Anti-neutrophil cytoplasmic antibody (ANCA)-associated vasculitis (AAV) is a group of autoimmune diseases including granulomatosis with polyangiitis (GPA) (formerly Wegener’s granulomatosis), eosinophilic granulomatosis with polyangiitis (formerly Churg-Strauss syndrome), and microscopic polyangiitis (MPA). These diseases are characterized by inflammatory cell infiltration causing necrosis of small blood vessels [1820]. Our patient was thought to have diffuse alveolar hemorrhage caused by ANCA-associated vasculitis, but with the specific disease not wholly identified.

A positive ANCA test can indicate if DAH is due to GPA or microscopic polyangiitis. Cytoplasmic ANCA (C-ANCA), as determined by anti-proteinase 3 antibodies (anti-PR3), is most consistent with GPA. At the same time, perinuclear ANCA (P-ANCA) with positive anti-myeloperoxidase (anti-MPO) favors the diagnosis of microscopic polyangiitis or eosinophilic granulomatosis with polyangiitis syndrome [21]. Anti-GBM antibodies are more specific to an anti-GBM disease or Goodpasture's syndrome, an autoimmune disorder characterized by autoantibodies directed against the glomerular basement membrane. However, 60 to 80% of the patients with anti-GBM disease have clinical manifestations of pulmonary and renal disease [22]. In addition, patients with acute glomerulonephritis with or without pulmonary hemorrhage also may have GPA or MPA. Thus, the serum should be tested for ANCA as well as anti-GBM antibodies. Anti-GBM disease and systemic vasculitis not only have similar clinical manifestations, but between 10% and 50% of patients with the anti-GBM disease also test positively for ANCA (usually anti-MPO-ANCA) at the time of diagnosis and may have signs of a systemic vasculitis or a marked systemic inflammatory response. Based on our patient's serologic findings throughout her admission, she was diagnosed initially with microscopic polyangiitis. However, the discovery of the positive anti-GBM antibodies raised the suspicion for possible kidney involvement, which was subsequently confirmed by renal biopsy, even though the patient did not have any signs of kidney injury during her admission.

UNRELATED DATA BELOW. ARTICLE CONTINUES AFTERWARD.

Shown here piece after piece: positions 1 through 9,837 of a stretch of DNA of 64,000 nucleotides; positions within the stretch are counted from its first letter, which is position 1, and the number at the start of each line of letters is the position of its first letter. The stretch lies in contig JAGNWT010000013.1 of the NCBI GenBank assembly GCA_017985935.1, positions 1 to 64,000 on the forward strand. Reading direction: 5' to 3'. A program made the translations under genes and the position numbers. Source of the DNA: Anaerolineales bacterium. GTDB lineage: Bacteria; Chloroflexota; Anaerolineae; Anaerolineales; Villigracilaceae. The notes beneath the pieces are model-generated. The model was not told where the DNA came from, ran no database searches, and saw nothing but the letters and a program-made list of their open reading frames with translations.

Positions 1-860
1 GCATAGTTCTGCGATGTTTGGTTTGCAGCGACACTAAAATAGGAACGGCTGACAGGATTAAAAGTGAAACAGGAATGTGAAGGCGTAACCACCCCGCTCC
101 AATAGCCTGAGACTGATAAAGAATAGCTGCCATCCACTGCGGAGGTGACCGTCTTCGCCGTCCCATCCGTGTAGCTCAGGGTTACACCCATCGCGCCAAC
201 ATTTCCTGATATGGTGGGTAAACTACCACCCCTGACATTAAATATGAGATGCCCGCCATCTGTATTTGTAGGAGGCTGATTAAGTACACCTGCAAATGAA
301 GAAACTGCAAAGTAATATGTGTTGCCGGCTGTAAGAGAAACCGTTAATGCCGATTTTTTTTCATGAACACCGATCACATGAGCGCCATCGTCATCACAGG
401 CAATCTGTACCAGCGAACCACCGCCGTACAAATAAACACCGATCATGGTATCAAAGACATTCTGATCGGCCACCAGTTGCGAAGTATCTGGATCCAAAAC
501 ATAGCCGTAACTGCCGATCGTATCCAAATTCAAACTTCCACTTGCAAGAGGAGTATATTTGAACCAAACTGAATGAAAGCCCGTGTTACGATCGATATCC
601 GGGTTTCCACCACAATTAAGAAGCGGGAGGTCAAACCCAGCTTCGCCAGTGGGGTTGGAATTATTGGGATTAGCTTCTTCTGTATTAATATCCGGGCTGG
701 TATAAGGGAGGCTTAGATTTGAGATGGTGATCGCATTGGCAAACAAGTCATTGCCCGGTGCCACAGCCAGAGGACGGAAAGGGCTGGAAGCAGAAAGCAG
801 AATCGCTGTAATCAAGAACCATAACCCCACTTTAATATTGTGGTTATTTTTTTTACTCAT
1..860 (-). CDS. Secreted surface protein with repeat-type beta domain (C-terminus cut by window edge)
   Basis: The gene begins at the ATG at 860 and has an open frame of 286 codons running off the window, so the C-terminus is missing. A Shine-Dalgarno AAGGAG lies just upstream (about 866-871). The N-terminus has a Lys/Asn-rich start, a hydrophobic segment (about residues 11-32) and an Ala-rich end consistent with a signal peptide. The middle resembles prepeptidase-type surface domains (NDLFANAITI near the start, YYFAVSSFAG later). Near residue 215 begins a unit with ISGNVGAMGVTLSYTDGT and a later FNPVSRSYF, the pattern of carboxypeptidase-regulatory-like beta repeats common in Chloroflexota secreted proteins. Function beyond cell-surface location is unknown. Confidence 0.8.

COVID-19 infection is classified into three stages: 1) early infection; 2) pulmonary involvement with or without hypoxia; 3) and the severe systemic hyper inflammation stage. The late stage of COVID-19 is characterized by the elevation of systemic inflammation markers [23]. It has been reported that inflammatory cytokines and biomarkers such as Interleukins (e.g., IL-2, IL-6, and IL-7), granulocyte colony-stimulating factor, macrophage inflammatory protein 1-a, tumor necrosis factor (TNF)-a, C-reactive protein (CRP), ferritin, and D-dimer are significantly elevated during this stage [24]. In addition, some of these inflammatory markers, including IL-6, IL-8, and TNF-a, are elevated as well with ANCA-associated vasculitis [21]. Since our patient was in the late stage of her COVID-19 infection, which was supported by the time since the onset of her COVID-19 symptoms, her positive SARS-COV-2 IgG antibodies, and her inflammatory markers, it was possible that the elevation of inflammatory markers at the time of admission could have contributed to the incidence of ANCA-associated vasculitis and, subsequently, the diffuse alveolar hemorrhage.


We presented a rare case of diffuse alveolar hemorrhage in a patient following infection with SARS-COV-2. The underlying cause is thought to be ANCA-associated vasculitis with glomerulonephritis. The association between COVID-19 infection and DAH is not fully known. However, the inflammatory process of COVID-19 infection may have a role in vasculitis, leading to DAH. Nevertheless, this case cannot establish a causal relationship between the two conditions, but it describes a clinical observation that might need to be considered when evaluating COVID-19 patients.



The authors received no funding for this publication.

Conflicts of Interest/Competing Interests

All the authors report no potential conflicts of interest.

Availability of Data and Material

Not applicable.

Code Availability

Not applicable.

Authors' Contributions

The first draft of the manuscript was written by Haytham Wali, and all authors commented on previous versions of the manuscript. All authors read and approved the final manuscript.

Ethics Approval

The Columbus Regional Research Integrity Panel has confirmed that no ethical approval is required.

Consent to Publish

The patient has consented to the submission of the case report to the journal.